It was C. S. Lewis who said:
Friendship is born at that moment when one person says to another: ‘What! You too? I thought I was the only one.’
If you asked about the highlights of our week in Hawaii, I might describe the wildlife. We spotted sea turtles burying themselves in the sand and schools of underwater, multi-colored fish. And whales. We sighted dozens and dozens of whales from boat, air, and land.
I might describe the catamaran snorkeling trip, or our beach walks, or the road to Hana, or the helicopter tour that took us inside two craters, alongside steep waterfalls, and spotting pods of whales in the deep blue.
Or maybe I would describe the landscape and natural plant life. The banyan trees with aerial roots that hang down and take root wherever they touch the ground, the pristine shorelines, the blueness of the skies and waters.
Or I could describe the food of Hawaii as a highlight. Dan and I ordered mostly seafood. And it was so incredibly fresh and delicious.
But the highest highlight was spending time with family.
We were in Hawaii with two of my deceased husband’s brothers and their wives—all of whom have been brothers and sisters to me for more than forty-some years. And I loved this time of Dan and my family getting to know each other better.
Back before I met Dan, I had good reasons for remaining single. One of them had to do with my in-laws. It would be too weird for a new husband to attend the annual reunion of my deceased husband’s family, right?
And then I met Shower Truck Guy (named thus because a
meddling, scheming, matchmaking girlfriend whose husband volunteered with him on the shower truck wouldn’t tell me his name).
In time, I learned Shower Truck Guy had a name. Dan.
And later still, after Dan invited me on hikes and snowshoe treks, after we unwrapped sandwiches and sipped homemade Chai lattes while perched on fallen logs high in the Cascades, after countless conversations and the beginnings of a sweet friendship, and after we were separated for a few weeks—he in Mexico ministering to the poor, and me on a self-imposed writing retreat at a remote cabin in Idaho—that separation caused us to realize how much we had come to mean to each other.
And it scared me. Because I had stacked up several good reasons for remaining single.
Turns out, the good reasons were really fears.
And one of them was this: I was afraid a new man in my life wouldn’t understand that my deceased husband’s siblings think of me as their sister, that I’m still Aunt Marlys to a significant number of nieces and nephews and great-nieces and great-nephews, that I am included and wanted at reunions and family weddings and holiday gatherings.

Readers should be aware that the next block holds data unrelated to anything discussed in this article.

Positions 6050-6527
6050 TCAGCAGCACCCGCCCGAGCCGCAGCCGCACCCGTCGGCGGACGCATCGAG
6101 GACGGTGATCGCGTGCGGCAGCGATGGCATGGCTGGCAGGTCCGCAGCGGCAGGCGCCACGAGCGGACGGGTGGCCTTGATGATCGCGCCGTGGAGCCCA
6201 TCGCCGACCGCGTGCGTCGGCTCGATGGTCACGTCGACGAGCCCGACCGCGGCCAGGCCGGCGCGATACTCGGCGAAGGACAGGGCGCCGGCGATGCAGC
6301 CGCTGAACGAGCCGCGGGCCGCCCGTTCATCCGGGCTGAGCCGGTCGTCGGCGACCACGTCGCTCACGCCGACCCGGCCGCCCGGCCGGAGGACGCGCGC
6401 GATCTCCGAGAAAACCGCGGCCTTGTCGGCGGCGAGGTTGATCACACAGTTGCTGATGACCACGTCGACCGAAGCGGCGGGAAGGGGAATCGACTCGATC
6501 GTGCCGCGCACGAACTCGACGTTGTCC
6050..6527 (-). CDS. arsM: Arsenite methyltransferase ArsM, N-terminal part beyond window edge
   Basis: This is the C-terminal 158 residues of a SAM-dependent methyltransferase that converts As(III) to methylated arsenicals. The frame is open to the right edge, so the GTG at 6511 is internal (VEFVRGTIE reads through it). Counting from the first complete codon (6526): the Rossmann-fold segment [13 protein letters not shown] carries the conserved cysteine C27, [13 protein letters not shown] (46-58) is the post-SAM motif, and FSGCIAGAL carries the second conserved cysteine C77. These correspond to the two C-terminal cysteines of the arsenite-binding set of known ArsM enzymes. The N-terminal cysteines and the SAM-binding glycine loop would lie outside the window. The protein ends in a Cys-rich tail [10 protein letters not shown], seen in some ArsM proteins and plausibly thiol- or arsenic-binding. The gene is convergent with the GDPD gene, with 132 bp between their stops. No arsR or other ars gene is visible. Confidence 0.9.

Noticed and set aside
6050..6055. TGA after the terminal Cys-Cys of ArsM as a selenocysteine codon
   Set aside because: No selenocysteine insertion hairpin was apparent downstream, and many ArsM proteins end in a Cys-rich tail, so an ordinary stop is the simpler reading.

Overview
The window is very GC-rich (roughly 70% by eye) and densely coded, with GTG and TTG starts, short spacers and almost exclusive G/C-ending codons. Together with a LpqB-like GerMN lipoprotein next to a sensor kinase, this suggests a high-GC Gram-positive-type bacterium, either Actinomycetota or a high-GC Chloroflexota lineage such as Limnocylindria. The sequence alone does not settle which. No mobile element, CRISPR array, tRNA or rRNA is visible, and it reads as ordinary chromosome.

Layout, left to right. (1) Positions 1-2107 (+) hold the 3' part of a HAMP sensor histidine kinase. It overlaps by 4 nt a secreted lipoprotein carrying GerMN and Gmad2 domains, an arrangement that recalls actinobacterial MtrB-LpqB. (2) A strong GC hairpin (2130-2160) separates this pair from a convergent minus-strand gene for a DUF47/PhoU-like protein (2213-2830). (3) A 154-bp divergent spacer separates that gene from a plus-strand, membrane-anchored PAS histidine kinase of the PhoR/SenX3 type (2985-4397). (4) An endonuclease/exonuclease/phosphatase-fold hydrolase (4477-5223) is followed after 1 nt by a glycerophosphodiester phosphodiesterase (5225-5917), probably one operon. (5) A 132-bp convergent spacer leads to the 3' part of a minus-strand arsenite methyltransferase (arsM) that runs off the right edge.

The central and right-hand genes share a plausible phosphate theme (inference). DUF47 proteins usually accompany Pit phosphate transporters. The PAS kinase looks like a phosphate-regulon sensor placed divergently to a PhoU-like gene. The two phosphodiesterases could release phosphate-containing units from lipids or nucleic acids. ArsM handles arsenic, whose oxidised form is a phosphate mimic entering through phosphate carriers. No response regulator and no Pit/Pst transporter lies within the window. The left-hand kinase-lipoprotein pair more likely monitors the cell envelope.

If you thought this blog was about our Hawaii adventures, you’d be right.
But it’s also about community, about belonging, about family and teams and crews. We were created to need each other.
God is the Original Matchmaker because He saw that it wasn’t good for man to be alone. With mind-boggling detail and love, God crafted the first woman, Eve, for the first man, Adam. And vice versa.
God designed us to come alongside each other and battle the hard things of life together. To experience the joy of community and fellowship with Him and with each other. To procreate. To have children and grandchildren and great-grands.
God—math genius that He is—established the exponential power of marriage, of family and friendships, of partnerships and teams and villages. God inspired dinner tables and gathering places where people share food and laughter and love and wisdom. Because He knew we would need each other.
He knew our differences would complement and complete each other.
He knew we would be better together.
Are you single again after being a couple? And not of your choosing? Do you feel it would be less awkward to stay away from people who might not know what to say in your loss? Have you withdrawn because you think your friends and family members are just being polite, that they don’t really want you around, their invitations seem obligatory?
If so, then practice repeating after me: “Yes.”
“Yes, I’d love to go on that ski weekend with you and the gang.”
“Yes, I’ll be there for Thanksgiving.”
“Seriously? You have tickets to Oregon Ducks football this weekend? Yes!”
I once heard a speaker talk about the power of community. Toward the end of her presentation, she asked a man in the front row of the large auditorium to clap, which came across as rather underwhelming.
She then invited another person in the front to join in. Still not impressive.
Next, the entire front row clapped. Hmmm, now we’re getting somewhere.
But when the speaker asked everyone in the packed auditorium to clap, the result was thunderous.
It doesn’t matter so much what we call it—clan, crew, tribe, family, posse. It matters that we’re connected. Because we’re better together.
Dan understands this. And we had a fabulous time in Hawaii with family who refer to him as their brother-in-law—”because you married our sister.”